You may be pushed to cast a provisional ballot. Weigh that option carefully, because if you are an eligible voter and you have fulfilled the legal requirements for voting that day, you should be allowed to cast a regular ballot. Don't be afraid to raise a stink. Remember: Poll workers are ordinary people who volunteer to work at the polls, not (usually) attorneys with an extensive knowledge of election law. You can ask them to contact the registrar of voters or another local election officials to resolve the situation.

What do I do if I see someone else get challenged?

Elections aren't every voter for themselves. Partisan poll watchers and workers alike will be choosing people to profile for voter challenges, which is why two people of, say, different races with identical documentation may face a very different reception when they sign in to vote.

If you see someone else getting challenged and you are in a position of greater social clout — you're white, you're a native English speaker, etc. — speak up. Ask, for example, why your secondary ID was accepted to allow you to vote when someone who brought her primary ID is being turned away. If people outside a polling place are hassling someone who is trying to enter, you can escort them in, and a little subterfuge is fine ("Oh, hey, fancy meeting you here. I was just going in to vote, do you want to come with?").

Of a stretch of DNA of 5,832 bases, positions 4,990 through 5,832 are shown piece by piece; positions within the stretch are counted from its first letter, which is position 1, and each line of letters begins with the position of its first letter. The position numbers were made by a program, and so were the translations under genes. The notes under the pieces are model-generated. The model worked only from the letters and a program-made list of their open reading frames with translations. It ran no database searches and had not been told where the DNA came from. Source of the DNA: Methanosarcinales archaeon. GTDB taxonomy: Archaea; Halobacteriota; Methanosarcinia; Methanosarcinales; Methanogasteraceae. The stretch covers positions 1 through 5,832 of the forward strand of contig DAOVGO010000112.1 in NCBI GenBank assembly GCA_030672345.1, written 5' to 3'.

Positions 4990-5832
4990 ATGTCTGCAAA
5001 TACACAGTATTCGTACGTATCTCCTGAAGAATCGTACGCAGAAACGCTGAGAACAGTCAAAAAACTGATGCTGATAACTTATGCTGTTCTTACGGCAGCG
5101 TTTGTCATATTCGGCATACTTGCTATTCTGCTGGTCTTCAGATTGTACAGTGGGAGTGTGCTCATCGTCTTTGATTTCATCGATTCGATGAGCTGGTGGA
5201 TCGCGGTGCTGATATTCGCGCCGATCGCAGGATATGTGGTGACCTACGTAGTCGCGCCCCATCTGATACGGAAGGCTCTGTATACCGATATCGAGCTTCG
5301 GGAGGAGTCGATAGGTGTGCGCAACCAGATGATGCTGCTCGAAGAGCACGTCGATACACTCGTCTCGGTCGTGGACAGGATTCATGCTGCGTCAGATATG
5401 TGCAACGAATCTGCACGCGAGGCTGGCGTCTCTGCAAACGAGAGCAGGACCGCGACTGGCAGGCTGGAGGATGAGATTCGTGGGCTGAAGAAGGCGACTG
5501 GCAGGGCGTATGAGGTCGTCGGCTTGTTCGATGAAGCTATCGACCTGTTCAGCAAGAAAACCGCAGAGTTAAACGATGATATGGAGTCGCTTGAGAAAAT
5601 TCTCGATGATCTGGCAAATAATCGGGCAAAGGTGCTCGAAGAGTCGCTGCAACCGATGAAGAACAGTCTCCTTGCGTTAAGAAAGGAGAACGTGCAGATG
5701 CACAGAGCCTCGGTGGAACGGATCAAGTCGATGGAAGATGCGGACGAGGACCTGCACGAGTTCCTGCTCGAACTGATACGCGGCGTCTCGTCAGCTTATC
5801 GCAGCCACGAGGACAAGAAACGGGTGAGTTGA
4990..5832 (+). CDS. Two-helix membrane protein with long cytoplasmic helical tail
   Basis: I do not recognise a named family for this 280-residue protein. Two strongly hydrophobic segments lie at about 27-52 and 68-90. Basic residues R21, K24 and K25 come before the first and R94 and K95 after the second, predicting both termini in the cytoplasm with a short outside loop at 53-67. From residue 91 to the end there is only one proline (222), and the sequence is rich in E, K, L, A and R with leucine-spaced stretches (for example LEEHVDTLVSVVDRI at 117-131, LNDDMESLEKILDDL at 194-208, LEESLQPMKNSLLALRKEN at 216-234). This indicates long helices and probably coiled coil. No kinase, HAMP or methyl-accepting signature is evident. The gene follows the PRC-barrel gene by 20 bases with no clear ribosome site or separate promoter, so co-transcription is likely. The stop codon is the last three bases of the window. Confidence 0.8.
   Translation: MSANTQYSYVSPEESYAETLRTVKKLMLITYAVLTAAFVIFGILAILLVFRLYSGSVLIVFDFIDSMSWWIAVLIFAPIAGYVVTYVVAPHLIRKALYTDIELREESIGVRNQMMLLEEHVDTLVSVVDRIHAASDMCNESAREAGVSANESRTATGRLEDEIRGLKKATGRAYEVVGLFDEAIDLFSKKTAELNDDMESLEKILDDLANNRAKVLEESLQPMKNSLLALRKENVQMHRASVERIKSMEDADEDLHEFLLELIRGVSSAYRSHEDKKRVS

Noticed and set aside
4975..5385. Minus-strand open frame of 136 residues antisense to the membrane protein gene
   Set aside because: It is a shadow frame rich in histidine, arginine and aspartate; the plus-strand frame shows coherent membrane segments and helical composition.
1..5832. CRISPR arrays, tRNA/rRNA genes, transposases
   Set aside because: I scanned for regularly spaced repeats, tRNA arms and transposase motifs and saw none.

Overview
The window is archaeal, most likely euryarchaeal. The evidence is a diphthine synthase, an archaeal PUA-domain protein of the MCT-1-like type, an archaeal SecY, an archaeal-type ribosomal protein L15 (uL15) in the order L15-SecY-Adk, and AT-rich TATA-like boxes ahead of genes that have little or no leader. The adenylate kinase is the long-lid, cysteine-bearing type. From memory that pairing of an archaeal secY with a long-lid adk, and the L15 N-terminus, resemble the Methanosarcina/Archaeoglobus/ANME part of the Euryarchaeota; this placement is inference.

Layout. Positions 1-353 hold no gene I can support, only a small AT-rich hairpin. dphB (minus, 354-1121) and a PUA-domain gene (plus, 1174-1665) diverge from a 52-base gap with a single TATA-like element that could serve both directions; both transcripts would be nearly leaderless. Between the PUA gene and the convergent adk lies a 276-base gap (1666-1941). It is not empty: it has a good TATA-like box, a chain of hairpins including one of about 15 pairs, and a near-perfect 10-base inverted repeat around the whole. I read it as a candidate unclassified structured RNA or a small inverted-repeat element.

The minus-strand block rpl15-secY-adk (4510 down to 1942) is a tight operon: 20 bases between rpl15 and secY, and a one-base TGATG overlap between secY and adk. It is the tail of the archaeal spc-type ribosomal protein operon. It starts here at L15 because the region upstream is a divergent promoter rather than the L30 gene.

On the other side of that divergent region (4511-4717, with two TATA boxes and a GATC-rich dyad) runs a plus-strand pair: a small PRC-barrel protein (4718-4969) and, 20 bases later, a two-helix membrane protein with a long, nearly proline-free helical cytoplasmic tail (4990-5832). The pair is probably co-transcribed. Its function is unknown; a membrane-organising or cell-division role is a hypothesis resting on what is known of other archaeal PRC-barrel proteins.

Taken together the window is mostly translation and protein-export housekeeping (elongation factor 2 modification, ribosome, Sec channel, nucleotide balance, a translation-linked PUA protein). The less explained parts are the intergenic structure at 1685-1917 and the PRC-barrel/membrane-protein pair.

Quick tips:

Electioneering: You are not allowed to campaign inside or directly next to a polling place (laws vary and there are usually signs). Make sure you aren't displaying campaign buttons and swag, and yeah, sorry, you're going to have to throw a jacket or sweater on over your "Cat Ladies for Hillary" shirt.

If you spoil your ballot: Depending on how you vote in your precinct, review your ballot (paper or screen) carefully before you submit it. If you see a problem and can't roll it back (as, for example, if you accidentally bubbled in "Jill Stein" instead of, say, someone else), call a poll worker over, explain that you spoiled your ballot, and ask for a new one. The worker should destroy your ballot and provide you with a clean slate. After you turn your ballot in, be sure to retain the receipt.

If you're disabled: You have the right to have someone accompany you into the voting booth if you need assistance filling out your ballot. Poll workers cannot ask you to do this in public: You are entitled to privacy. Your polling place should also have accessible voting equipment. If they do not, file a complaint. If your polling place is inaccessible (which is illegal), you may be asked to vote outside in your car, which is not OK, but will at least ensure that you get to cast a ballot. Be sure to file a report about that, too.